October 31 2012
I got into writing this blog because I was enthralled by the choice of restaurants in Paris. I needed to keep track, to remember where I'd been - and if I can share it with other people, even better. Everywhere you turn, you discover something new, something you didn't know was there. There are 20,000 cafes, hotels and restaurants in this city. And yet it seems the expat food bloggers' echo chamber is limited to the same three or four. Why?? (If you read other blogs, you'll probably know what I mean.) Yes, the selected few offer the first-time tourist an 'authentic Parisian experience' and they most likely offer a free drink to the blogger writing about them.... but is that really the be-all-and-end-all?
In my opinion, the 'ultimate Paris experience' is not being at a Michelin-starred restaurant (they're all over the world), it's not having some pouting French waiter ignore me for half an hour when all I want is a quick shot of coffee. For me, I think, the ultimate experience would be to be invited to a Parisian apartment, to have some good French home cooking and to talk to people who have lived here and can tell me about its quirks.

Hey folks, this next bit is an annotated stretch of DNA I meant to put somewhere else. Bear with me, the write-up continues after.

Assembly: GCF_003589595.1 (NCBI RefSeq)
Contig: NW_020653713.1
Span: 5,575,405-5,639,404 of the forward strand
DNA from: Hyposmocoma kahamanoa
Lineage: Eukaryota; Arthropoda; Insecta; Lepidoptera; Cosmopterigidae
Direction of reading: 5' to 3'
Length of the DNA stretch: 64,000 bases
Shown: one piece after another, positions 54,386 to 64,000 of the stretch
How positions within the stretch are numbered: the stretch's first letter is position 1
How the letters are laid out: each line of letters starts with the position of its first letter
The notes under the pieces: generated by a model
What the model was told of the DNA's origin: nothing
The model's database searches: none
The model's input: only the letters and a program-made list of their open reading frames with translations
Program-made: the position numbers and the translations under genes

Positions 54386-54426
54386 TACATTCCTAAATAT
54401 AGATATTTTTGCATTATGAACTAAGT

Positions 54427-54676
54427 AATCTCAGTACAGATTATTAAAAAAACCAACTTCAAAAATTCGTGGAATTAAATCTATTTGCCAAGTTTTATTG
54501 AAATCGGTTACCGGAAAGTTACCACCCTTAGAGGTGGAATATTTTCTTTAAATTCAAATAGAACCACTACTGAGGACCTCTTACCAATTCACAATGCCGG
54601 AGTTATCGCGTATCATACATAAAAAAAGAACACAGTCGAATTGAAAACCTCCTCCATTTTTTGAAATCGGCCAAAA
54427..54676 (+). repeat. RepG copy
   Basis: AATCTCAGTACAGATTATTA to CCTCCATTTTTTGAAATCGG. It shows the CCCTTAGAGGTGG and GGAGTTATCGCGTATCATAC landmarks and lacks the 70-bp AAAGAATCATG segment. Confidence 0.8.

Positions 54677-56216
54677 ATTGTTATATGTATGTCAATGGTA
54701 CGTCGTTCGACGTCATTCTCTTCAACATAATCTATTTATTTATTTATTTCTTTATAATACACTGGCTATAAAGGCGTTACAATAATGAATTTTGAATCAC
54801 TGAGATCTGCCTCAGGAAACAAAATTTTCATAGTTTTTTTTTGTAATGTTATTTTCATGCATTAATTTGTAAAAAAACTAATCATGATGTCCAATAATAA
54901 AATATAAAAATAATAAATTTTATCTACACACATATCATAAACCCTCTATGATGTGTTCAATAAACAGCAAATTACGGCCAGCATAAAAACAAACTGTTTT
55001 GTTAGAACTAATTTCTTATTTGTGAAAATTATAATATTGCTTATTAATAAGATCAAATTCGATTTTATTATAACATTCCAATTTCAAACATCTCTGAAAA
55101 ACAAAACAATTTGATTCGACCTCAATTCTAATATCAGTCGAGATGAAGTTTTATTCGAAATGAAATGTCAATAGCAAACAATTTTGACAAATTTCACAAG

I digress. One of my channels for finding new places is the website Le Fooding. They cover so many new spots that I can be sure of finding something that piques my interest and ideally some place that I haven't already heard about. One of these such places was the Soul Kitchen. It was enough just to read the magic words "chili con carne", "mac'n'cheese", "tiramisu", I was already dialling the number to bag my spot.
Imagine my disappointment then, when I arrive, stumble through the door, trip over buggies, umbrellas, and various coat-like obstacles laid out specially, designed to keep me on my toes (or rather not, as it happens) and then learn that there are no tables available and the best they can do is put me on a tablette facing the wall. (When I phoned, they had said there was no need to book.)
Then, on inquiring what there was on the menu, I was told that all that was left was one slice of onion and blue cheese tart (which, although certainly home-made, looked like it'd been sitting out on the counter for far longer than I would like to imagine.) That was it.
You see, this is what gets me grouchy. It was only 1.20pm on a Wednesday. It says non-stop right? There was no chili, no mac'n'cheese and certainly nothing worth paying 10 euros for. Nothing other than one piece of tart. Where Le Fooding got their information from, I have no idea..... but it's like we went to two completely different places.
Go to "Au Relais" instead. It's just over the road.